4/27/12 at Yankee Stadium

I wish I hadn’t attended this game.

Not only did I overpay for my ticket and get shut out during the Yankees’ portion of batting practice, but I somewhat narrowly miss A-Rod’s 633rd career home run and froze my ass off — and now have a sore throat.

For a while, I thought I was going to get completely shut out, but Tigers pitcher Collin Balester saved the day. Here he is starting to play catch with Phil Coke:

Ten minutes later, he tossed me the ball near the foul pole.

This was my view during the final group of BP:

Not only was it crowded and nearly impossible to see, but I found myself standing directly behind a 6-foot-7 man (partially pictured above on the right edge of the photo). I’m not exaggerating. He was actually 6-foot-7. I know this because I asked him. With two minutes remaining in BP, one of the Tigers lefties hit a towering home run that ended up coming right to me. At the last second, as the tall guy reached up with his bare hands, I jumped and reached over him and felt the ball smack the pocket of my glove. That one felt great, not only because of the physical challenges that I’d overcome, but because it preserved my streak of consecutive games with two or more balls — a streak that goes all the way back to the 2007 All-Star Game.

The home run ball had a marker streak on the sweet spot:

Lots of teams mark their baseballs; that’s how the Tigers have been doing it for the last few seasons.

After BP, I ran into a kid named Jacob Resnick, who’s in the process of becoming more famous than me. Take a look at the photo of us below and see if he looks familiar:

I’d met Jacob several times before (check out this photo of us from 8/6/11 at Citi Field) and was glad to see him yesterday; in the photo above, I was jokingly making a disgruntled face because he’d outsnagged me during BP. But anyway, as I was saying . . . Jacob . . . famous.

Last year, the Mets had a contest through which several kids got to do some play-by-play announcing on TV during games. Jacob was lucky enough to be one of them, and while he was 0n the air, Jose Reyes happened to hit a home run. As it turned out, Jacob’s home-run call was so polished and awesome that it made headlines. And that’s not all. Jacob is now the Mets’ “kid correspondent” on SportsNet New York. (For the record, he’s a Mets fan and goes to Citi Field more than any other ballpark; he was only wearing a Yankee cap because he was *at* Yankee Stadium.)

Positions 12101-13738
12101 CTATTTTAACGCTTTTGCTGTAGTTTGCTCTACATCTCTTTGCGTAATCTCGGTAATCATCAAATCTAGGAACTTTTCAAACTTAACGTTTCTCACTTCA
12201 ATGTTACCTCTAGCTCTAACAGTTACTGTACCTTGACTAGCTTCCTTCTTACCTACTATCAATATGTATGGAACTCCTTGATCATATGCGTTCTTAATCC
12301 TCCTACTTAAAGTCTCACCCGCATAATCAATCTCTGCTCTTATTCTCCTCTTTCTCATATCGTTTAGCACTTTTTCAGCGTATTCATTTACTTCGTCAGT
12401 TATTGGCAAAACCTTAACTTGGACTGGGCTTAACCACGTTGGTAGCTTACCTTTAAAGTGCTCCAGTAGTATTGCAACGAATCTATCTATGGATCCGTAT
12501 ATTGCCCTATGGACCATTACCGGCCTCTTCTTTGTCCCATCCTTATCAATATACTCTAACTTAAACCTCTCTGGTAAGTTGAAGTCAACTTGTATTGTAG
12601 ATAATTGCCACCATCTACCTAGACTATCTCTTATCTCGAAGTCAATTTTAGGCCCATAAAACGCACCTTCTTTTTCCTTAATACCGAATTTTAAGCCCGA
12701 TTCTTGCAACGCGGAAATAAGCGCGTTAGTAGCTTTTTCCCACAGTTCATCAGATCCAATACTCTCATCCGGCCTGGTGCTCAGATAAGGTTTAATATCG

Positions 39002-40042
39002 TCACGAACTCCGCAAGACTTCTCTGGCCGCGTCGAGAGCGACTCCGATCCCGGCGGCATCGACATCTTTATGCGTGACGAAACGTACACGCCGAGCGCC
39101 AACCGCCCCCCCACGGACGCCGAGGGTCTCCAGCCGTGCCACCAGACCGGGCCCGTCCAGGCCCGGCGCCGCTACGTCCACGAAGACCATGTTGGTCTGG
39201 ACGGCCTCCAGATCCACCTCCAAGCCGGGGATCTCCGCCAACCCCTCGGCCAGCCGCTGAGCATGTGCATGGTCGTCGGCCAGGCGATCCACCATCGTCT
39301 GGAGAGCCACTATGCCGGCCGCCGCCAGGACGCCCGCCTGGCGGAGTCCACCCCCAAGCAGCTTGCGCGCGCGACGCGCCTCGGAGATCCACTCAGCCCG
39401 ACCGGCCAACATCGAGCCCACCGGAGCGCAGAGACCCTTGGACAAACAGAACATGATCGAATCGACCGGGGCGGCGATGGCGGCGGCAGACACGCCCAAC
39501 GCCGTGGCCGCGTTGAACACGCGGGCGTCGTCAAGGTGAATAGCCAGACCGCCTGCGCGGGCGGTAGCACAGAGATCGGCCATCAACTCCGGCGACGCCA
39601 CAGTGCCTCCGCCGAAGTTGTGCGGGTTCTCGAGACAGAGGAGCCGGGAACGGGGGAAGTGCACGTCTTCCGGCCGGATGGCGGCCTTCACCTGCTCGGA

Soon after Jacob (and his father) and I parted ways, I wandered over to the Yankees’ bullpen to see if there were any baseballs leftover from BP:


If you look closely at the photo above, you can see a groundskeeper in the bullpen. After he finished putting away some equipment, he tossed all the balls into the crowd. Most went to the rowdy men and their cute girlfriends up above in the bleachers, but one of the balls found its way into my glove.

After that (and because I had no way to get into the seats in foul territory), I passed the time here:

That’s me in the photo above with the black jacket and hood. I was reading Kitchen Confidential (which is extremely entertaining and well written).

This was my view during the game:

In typical Yankee Stadium fashion, dozens of fans screamed insults and obscenities at the visiting team’s right fielder throughout the game. The victim on this particular night was Brennan Boesch, who throws left-handed — an important detail, as you’ll soon find out. (The security guards did nothing to stop these fans, choosing instead to harass the few folks who were quietly sitting with their — GASP!!! — feet up on the cup holders.) Early in the game, Boesch fielded a ball near the foul line and make a quick throw to second base. His throw was strong and accurate and only bounced once, but it looked especially bad from the right field seats because it had been somewhat of a so-called lawn dart. Boesch had pretty much thrown it into the ground and gotten lucky when the ball skipped up nicely to the shortstop.

“HEY, BOESCH!!!” hollered a nearby fan. “ARE YOU SURE YOU’RE NOT RIGHT-HANDED?!?!?!”

It was the only funny thing I heard all night, but it *was* damn funny.

The not-funny thing about the game was the A-Rod homer. In the following photo (which was taken several innings later, after many of the “fans” had left), do you see the woman wearing the dark red hat? She’s standing between the L and S in front of the “Modell’s” sign: